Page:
Basic Science Research

Basic Science Research is based on well led controlled experiments which ultimately lead to demonstrated truths.

Basic Science Research Topics

  • Effects of Local Anesthetics
  • AMPA receptor regulation in the brain and spinal cord during chronic neuropathic pain state, or long lasting biochemical changes in the brain and spinal cord that underly chronic neuropathic pain. 
  • The role NMDA Receptors in Chronic Pain following Nerve Injury
  • Investigation of Preclinical Models of Chronic Pain using Electroencephalography (EEG)

Current Basic Science Research Projects

Lisa Doan, MD describes her protocol of looking at local anesthetic effects.
Local anesthetics are often used for spinal and epidural anesthesia, and their use can be associated with postoperative neurological complications such as transient neurological symptoms or cauda equina syndrome. These complications are believed to arise from local anesthetic neurotoxicity (being poisonous to nerves or nerve cells). Previously, the lab studied local anesthetic cytoxicity (toxicity to cells) in human neuroblastoma cells. Six local anesthetics were studied and all were found to be cytotoxic at subclinical doses. Cell death occurred via necrosis (localized death of living cells), though certain local anesthetics through increased concentration or exposure time also triggered apoptosis (programmed cell death). This work is now being extended to a rodent model to further examine the toxicity of local anesthetics. We will investigate the mechanisms of local anesthetic neurotoxicity on the rat spinal cord and the dorsal root ganglia.

Jing Wang, MD, PhD describes his ongoing research of "AMPA receptor regulation in the brain and spinal cord during chronic neuropathic pain state," or "Long lasting biochemical changes in the brain and spinal cord that underlie chronic neuropathic pain."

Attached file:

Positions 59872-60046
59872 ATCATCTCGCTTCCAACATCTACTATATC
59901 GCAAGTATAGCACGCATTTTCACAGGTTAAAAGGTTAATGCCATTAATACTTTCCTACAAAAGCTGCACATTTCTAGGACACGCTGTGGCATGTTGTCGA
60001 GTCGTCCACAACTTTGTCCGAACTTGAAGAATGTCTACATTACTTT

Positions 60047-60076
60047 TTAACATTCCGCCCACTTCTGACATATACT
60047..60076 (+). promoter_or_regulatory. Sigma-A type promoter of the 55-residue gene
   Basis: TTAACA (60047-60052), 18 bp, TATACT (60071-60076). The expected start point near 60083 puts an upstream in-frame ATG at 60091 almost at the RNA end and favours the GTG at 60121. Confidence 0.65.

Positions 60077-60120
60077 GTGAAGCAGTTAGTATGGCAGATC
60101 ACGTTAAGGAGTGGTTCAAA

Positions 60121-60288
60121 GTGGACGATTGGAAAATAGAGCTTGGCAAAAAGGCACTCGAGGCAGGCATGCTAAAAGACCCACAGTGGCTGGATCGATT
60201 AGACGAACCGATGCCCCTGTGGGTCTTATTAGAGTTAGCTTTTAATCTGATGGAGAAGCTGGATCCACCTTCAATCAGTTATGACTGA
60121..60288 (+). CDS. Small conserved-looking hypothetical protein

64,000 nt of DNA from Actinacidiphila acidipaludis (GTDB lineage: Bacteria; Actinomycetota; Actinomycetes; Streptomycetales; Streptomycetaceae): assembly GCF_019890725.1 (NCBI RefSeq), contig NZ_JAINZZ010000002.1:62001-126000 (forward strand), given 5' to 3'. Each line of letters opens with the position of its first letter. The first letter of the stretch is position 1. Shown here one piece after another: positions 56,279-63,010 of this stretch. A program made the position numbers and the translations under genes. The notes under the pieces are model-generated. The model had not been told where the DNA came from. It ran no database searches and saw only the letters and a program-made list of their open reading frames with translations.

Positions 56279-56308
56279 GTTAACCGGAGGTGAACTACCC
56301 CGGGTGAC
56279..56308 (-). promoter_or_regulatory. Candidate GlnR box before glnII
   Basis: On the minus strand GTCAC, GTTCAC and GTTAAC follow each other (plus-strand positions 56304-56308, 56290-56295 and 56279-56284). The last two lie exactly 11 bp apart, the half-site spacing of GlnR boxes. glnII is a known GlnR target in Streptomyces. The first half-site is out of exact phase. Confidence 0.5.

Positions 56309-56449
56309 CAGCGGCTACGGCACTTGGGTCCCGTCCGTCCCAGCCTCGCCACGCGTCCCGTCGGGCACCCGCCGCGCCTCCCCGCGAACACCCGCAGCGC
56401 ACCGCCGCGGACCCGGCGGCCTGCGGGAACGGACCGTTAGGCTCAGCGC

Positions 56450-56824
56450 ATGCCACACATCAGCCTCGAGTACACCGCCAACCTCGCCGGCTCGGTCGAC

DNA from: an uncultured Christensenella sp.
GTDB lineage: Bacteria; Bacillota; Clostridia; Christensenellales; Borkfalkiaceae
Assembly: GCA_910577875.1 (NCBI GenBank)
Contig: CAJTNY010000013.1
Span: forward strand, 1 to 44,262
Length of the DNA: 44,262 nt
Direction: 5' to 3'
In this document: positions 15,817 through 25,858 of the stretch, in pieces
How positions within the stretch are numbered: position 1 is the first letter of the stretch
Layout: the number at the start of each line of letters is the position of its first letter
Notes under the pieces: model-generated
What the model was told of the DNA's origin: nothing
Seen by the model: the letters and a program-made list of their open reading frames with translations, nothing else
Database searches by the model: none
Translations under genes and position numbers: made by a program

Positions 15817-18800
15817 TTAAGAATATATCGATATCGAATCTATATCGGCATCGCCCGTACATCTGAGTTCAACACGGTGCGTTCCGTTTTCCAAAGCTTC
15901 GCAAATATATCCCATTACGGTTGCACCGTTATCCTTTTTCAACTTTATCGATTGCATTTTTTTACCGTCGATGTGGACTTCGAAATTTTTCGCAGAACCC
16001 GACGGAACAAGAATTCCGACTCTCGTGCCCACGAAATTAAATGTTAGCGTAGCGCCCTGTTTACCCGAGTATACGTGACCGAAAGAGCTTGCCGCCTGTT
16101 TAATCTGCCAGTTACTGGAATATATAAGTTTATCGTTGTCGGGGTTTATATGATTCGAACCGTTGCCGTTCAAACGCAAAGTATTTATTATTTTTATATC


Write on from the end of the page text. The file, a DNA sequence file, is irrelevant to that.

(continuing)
Pain is a very complex sensation, but more than a sensation, it also represents a complex behavior. There are many manifestations of pain. There is the sensory component of pain, which represents our nervous system's ability to localize the source of pain and to convey this information from a peripheral site in the body to the brain. There is also an emotional component of pain, which may be characterized as suffering. Finally, there is the executive component of pain, namely, the brain's decision on what should be done about the painful stimulus (to flee, to take analgesics, etc). Through two distinct projects, all these three components of pain are actively investigated. First, we are investigating the role certain brain regions play in processing the emotional and to a lesser degree the executive component of pain. Two limbic regions in the brain – nucleus accumbens and amygdala – are the focus of this inquiry. Nucleus accumbens plays an important role in driving actions in response to a pleasure or reward, but it is also activated by pain. Amygdala, meanwhile, is the emotional center of the brain. Questions being examined include how these two regions are activated by painful stimuli, and once activated, what they do to process the information of suffering. A second project examines the sensory pathway that is necessary for the conduction of neuropathic pain. Neuropathic pain is defined as pain resulting from injury to the somatosensory system, and common examples include phantom limb pain, diabetic neuropathy, HIV neuropathy, etc. Little is known about the activity of the spinal cord neurons in the absence of nervous information, which is what occurs in deafferentation pain such as phantom limb pain. A hypothesis that is being tested is that in the presence of a nerve injury, prolonged lack of sensory input as the result of deafferentation may actually increase the activity in the spinal cord neurons, resulting in the erroneous conduction of the painful signal.